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Common challenges in public and private sector Cloud – and how to navigate them

Gerry Tombs, CEO of Clearvision, discusses the most common challenges in the cloud sector – and how to navigate them successfully:

Moving into 2020, there are four key Cloud computing challenges that both public and private sectors continue to wrestle with, namely: resourcing, cyber security, data sovereignty and choice of Cloud provider. As with many aspects of IT they are related and, in some cases, will need to be solved together.

Tackling resources and maintaining flexibility within IR35

Many Cloud and cyber security professionals choose to be contractors, and with IR35 increasingly applying to private as well as public sector, many organisations are now feeling the pinch.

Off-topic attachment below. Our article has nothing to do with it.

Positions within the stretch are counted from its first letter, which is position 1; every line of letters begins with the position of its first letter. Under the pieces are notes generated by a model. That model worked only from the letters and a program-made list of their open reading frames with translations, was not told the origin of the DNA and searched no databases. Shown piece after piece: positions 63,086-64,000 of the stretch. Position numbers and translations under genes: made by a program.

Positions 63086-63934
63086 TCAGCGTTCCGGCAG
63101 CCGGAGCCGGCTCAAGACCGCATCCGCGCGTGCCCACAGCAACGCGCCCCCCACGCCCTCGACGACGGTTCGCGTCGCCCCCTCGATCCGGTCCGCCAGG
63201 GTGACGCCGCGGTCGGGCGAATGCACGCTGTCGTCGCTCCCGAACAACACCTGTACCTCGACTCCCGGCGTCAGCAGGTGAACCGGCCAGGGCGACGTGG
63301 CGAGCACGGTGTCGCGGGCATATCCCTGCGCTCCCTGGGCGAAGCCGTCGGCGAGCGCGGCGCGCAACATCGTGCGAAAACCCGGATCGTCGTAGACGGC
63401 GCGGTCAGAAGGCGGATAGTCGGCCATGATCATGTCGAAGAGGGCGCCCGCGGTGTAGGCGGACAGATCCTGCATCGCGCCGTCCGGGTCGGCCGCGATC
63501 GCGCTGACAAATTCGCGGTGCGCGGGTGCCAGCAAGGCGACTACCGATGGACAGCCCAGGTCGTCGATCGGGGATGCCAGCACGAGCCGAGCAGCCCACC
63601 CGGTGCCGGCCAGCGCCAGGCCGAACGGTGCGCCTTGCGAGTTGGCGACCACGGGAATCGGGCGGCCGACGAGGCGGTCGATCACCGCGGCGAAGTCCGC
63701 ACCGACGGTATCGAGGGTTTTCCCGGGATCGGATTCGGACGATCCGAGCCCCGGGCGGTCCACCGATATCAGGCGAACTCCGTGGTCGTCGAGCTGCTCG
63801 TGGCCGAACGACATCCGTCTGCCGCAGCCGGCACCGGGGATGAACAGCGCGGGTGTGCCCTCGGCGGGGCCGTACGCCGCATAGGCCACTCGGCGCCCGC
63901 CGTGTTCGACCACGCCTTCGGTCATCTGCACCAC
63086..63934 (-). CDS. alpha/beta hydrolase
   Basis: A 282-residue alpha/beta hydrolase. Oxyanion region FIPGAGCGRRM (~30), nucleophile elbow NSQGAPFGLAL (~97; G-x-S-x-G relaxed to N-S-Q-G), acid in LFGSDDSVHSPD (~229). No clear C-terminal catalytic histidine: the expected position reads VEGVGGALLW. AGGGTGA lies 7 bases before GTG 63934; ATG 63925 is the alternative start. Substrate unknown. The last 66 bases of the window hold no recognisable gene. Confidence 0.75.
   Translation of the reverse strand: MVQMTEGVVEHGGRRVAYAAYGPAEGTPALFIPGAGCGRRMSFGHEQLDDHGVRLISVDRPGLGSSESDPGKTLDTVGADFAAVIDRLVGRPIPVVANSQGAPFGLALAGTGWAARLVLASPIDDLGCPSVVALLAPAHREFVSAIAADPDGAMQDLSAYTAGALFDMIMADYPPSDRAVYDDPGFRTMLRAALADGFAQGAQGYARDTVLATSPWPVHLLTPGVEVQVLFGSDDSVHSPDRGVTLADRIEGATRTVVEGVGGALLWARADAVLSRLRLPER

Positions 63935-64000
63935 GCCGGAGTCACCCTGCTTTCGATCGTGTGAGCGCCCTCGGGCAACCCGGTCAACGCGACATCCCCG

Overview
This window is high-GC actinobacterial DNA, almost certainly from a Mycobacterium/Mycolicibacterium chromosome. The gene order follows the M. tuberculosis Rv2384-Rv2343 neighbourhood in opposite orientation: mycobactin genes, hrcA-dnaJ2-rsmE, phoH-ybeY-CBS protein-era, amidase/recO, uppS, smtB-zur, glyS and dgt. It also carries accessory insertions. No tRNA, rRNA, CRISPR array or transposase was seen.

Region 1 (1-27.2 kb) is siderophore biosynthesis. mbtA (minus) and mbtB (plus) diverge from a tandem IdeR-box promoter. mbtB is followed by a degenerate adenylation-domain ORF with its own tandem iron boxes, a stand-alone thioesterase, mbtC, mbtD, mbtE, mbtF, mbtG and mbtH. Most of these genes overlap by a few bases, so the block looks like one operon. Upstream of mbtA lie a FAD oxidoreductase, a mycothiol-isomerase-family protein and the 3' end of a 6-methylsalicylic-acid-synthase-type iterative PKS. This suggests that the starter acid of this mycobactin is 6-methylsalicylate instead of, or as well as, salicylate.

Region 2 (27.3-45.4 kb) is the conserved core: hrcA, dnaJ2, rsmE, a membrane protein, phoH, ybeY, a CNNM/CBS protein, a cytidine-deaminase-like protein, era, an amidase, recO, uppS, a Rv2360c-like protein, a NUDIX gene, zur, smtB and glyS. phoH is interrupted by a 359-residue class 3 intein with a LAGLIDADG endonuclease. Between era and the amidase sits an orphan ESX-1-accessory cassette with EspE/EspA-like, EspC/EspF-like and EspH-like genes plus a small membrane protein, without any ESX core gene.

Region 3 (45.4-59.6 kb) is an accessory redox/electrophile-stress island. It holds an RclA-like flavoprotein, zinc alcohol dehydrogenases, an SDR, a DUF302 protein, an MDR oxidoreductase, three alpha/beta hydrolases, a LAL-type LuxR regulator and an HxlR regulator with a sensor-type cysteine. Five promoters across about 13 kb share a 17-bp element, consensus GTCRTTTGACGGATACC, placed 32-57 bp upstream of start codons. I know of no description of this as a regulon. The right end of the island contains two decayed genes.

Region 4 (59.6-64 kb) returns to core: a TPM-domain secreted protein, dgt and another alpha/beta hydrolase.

Well over a year ago, the UK saw the tightening of IR35 legislation, which had a big impact on contractors within the public sector. As a result, many of them were forced out. This exodus left public sector organisations scrambling to find enough technically skilled people to support their transitions to the Cloud. As a managed services company we continue to see a high demand from the public sector to provide either professional services or contractors because there are simply not enough skilled people in the market to meet demand. And with technology moving on so rapidly, many organisations are struggling to keep up.

So, what will the impact be? Whilst to date this has largely been confined to the public sector, from April 2020 we are expecting to see its expansion into the private sector too. Some private sector contractors are transitioning to become permanent staff, with those wanting to maintain the flexibility of contracting looking for opportunities elsewhere. We have already seen a wave of large organisations rolling out blanket policies on the use of contractors within their respective organisations, with many more expressing concerns over the distinction between permanent employees and contractors.